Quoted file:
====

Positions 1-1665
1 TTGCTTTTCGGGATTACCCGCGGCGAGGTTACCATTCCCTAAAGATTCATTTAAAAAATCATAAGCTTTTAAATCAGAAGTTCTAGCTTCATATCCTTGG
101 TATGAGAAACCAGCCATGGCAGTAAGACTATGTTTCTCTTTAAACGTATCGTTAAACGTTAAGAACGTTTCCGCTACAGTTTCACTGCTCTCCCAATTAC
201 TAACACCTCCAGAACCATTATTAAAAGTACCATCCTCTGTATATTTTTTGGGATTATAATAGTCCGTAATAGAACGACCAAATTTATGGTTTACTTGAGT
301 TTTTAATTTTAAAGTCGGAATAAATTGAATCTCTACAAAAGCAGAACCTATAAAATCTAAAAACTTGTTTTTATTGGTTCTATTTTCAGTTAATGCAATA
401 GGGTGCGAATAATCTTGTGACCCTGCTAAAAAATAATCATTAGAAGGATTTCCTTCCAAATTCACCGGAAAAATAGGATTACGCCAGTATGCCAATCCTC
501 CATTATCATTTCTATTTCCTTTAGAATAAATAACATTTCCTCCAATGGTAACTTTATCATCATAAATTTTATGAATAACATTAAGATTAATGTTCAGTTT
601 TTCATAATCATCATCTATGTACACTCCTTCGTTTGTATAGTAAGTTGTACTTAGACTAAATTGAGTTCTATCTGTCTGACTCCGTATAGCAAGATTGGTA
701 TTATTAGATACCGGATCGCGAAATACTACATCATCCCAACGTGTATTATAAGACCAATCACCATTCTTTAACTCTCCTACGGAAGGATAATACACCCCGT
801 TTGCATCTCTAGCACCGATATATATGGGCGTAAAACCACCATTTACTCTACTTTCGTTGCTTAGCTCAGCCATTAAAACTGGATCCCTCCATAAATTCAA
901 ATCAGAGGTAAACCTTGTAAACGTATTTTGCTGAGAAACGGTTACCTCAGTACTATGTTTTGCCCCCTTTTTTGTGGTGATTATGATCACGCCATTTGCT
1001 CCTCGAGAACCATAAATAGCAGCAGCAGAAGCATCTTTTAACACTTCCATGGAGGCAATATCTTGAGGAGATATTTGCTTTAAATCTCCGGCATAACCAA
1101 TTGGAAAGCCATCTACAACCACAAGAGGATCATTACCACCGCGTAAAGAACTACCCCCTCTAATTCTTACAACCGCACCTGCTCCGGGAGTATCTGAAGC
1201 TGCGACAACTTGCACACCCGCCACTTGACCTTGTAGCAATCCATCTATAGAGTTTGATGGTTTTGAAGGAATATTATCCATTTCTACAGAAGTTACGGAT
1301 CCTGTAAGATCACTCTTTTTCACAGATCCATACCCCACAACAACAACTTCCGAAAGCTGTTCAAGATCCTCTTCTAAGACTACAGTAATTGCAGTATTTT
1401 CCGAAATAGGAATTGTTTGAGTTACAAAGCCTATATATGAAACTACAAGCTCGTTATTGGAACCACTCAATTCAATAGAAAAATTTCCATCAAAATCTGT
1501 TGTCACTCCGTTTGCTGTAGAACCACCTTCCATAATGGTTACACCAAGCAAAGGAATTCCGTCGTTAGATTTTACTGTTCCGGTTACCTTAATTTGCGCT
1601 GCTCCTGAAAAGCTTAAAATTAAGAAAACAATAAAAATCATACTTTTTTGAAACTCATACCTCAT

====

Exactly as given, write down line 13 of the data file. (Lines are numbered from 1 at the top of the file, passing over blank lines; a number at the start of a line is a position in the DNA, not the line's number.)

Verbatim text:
1101 TTGGAAAGCCATCTACAACCACAAGAGGATCATTACCACCGCGTAAAGAACTACCCCCTCTAATTCTTACAACCGCACCTGCTCCGGGAGTATCTGAAGC